In 1889, Franz von Gernerth wrote new words for the waltz, and that rendition occasionally can be heard, ending with alternate “Coda I.” The composition actually incorporates an “Introduction,” five individual waltzes, and a lengthy “Coda II.”
It is the first waltz that is readily recognized as the “Blue Danube,” and this theme returns to finish the coda, the press release said. In Vienna, Johann Strauss II was known as “the Waltz King,” during an era when dances required hiring live musicians.
“This waltz may make you feel like dancing,” the press release said.
“Wistful” and “enchanting” are the adjectives that seem to describe the opening melody of the “Andante” second movement in “Piano Concerto No. 21” by Wolfgang Amadeus Mozart (1756-1791), the release said.
“Once you listen to this melody, it will haunt you for days,” the press release said. “It must have had that same effect on Neil Diamond, because he used it for his vocal hit, ‘Song, Sung Blue.’ It has seen popular use in a number of venues, the most notable being the 1967 Swedish film, ‘Elvira Madigan.’ The name of that film has become the signature identity for this 1785 composition by Mozart. Relax, and let your imagination wander as you listen to Dr. Marcelo Urias tickle the ivories on this delightful movement.”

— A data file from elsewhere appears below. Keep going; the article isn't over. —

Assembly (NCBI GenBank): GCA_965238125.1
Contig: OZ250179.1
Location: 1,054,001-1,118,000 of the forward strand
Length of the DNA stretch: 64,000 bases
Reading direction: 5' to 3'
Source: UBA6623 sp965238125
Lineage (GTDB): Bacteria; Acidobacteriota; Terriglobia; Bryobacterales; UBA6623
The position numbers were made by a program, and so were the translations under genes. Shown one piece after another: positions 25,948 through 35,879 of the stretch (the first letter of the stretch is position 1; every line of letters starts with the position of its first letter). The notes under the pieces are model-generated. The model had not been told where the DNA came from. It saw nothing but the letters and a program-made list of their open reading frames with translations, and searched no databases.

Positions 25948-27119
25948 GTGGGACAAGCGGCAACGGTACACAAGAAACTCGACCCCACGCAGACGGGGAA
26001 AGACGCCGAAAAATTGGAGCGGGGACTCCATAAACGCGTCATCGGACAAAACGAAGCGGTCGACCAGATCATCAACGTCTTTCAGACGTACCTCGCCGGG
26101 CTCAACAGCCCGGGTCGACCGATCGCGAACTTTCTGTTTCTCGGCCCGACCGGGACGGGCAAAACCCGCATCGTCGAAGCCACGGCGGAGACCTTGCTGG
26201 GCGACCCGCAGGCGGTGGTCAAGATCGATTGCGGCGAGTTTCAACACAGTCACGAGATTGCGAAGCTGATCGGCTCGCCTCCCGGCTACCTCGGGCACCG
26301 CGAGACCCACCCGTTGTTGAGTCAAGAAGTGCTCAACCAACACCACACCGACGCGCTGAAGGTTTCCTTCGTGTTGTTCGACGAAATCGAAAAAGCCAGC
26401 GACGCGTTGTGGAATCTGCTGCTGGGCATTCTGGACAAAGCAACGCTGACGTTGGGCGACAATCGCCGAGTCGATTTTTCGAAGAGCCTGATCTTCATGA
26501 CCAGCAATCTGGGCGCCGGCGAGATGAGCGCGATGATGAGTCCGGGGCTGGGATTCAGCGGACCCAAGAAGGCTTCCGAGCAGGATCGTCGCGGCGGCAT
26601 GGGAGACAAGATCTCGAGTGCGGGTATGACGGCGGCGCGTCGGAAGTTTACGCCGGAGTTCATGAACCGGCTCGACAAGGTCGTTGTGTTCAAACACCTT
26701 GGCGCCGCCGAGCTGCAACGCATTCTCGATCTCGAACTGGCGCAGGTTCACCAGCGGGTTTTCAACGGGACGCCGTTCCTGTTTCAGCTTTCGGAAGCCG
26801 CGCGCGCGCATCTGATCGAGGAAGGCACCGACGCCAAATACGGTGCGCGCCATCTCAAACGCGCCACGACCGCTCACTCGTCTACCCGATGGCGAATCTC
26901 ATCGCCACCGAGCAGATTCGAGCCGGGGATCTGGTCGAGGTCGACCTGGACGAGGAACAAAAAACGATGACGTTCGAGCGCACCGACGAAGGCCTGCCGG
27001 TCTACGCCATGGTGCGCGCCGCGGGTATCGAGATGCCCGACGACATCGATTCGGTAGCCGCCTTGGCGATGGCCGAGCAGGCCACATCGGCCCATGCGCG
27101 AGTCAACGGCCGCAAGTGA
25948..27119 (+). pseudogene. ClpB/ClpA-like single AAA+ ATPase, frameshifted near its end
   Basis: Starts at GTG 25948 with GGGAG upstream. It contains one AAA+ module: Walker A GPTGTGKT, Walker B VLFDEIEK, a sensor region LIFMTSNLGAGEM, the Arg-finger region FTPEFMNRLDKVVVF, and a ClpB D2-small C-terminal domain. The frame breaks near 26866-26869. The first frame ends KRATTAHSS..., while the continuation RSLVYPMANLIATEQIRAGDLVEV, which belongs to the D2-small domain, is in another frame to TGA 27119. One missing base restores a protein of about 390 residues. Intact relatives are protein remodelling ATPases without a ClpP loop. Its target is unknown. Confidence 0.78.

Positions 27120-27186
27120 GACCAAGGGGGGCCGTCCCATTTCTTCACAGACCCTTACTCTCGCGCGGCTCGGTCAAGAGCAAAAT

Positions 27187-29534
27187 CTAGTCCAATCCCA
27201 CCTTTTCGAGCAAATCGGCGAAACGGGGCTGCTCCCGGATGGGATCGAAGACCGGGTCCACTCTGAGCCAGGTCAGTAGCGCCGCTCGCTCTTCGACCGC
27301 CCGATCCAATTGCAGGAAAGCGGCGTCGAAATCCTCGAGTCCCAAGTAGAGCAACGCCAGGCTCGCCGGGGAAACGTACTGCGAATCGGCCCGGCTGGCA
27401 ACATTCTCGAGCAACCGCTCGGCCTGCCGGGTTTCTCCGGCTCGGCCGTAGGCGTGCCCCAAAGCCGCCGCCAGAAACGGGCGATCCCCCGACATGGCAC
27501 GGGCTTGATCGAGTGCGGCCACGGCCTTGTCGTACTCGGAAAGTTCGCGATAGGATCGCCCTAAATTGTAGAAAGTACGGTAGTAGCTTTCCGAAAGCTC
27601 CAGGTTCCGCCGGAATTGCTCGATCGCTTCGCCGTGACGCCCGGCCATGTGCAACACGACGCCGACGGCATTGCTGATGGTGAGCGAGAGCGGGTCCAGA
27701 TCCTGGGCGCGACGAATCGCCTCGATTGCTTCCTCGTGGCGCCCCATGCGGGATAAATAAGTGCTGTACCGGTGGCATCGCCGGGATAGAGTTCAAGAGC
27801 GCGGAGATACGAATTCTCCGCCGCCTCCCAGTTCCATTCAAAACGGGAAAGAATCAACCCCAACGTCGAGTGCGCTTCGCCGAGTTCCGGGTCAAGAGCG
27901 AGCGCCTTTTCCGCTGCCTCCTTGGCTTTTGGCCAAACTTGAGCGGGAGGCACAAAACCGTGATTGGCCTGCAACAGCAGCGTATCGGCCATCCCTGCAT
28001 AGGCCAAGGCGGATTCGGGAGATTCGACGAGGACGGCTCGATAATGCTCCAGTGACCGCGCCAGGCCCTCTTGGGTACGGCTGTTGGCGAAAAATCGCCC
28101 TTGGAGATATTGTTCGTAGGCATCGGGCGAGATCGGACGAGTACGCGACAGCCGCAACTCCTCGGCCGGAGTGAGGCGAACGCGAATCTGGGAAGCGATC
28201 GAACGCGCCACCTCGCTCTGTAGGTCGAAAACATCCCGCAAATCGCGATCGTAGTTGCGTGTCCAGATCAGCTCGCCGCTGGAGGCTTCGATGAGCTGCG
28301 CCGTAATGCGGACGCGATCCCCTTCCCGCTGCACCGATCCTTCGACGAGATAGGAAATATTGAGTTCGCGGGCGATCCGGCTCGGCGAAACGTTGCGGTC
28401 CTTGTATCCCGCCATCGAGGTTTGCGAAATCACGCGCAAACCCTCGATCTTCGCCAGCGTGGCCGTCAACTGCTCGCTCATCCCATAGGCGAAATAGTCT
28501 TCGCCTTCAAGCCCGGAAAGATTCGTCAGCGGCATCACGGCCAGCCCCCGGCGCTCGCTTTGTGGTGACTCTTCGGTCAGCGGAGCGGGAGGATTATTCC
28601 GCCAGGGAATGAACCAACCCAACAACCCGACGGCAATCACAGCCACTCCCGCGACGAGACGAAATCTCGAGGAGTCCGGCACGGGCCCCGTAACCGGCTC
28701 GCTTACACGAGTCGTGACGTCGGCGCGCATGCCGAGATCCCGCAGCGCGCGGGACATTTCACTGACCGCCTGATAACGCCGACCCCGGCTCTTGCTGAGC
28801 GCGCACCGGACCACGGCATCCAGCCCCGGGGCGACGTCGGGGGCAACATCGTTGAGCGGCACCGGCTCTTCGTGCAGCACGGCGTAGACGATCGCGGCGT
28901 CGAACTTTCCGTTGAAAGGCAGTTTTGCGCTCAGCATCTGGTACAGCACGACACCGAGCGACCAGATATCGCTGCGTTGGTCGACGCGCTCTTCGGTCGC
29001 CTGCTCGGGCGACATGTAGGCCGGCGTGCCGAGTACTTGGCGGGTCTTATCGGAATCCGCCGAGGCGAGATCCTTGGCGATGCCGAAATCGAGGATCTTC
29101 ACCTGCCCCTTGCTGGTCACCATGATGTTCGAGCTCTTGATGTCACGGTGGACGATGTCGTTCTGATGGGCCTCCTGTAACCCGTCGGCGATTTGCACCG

Johannes Brahms (1833-1897) surged in fame when he published his “21 Hungarian Dances for piano” in 1869.
“Evidently, every aspiring pianist was eager for a copy of the manuscript,” the press release said. “Most of these have been orchestrated for other instrumentation by various arrangers. The overwhelming favorite, number 5, was orchestrated by Albert Parlow (1824-1888) and published in 1876. This dance was based on the csárdás by Béla Kéler titled ‘Bártfai emlék.’ It is unmistakably recognized by its gypsy flavor and the alternating slow-fast phrases in the middle of the piece. Get up and dance if you can keep up with the tempo!”
To thoroughly enjoy these engaging compositions, join the Oak Ridge Philharmonia on Saturday, May 20, from 2 to 4 p.m. in the sanctuary of the First Baptist Church of Oak Ridge. The church is located at the corner of Oak Ridge Turnpike and LaFayette Drive. Admission is free, although the orchestra appreciates modest donations at the door to support routine operating expenses.
The Oak Ridge Philharmonia is a 501(c)3, nonprofit volunteer organization, performing under the baton of Conductor and Music Director Marcelo Urias. Anyone wishing to regularly participate in the orchestra is encouraged to contact Personnel Manager Cyndi Jeffers at [email protected].
“Usually, we can accommodate additional string players, and occasionally there are openings in the brass, woodwind, and percussion sections,” the press release said. “The orchestra welcomes experienced musicians of all ages. The Oak Ridge Philharmonia is a rewarding venue for instrumentalists who enjoy playing for an appreciative audience, with music ranging from Baroque through Classical to Contemporary.
More information will be added as it becomes available.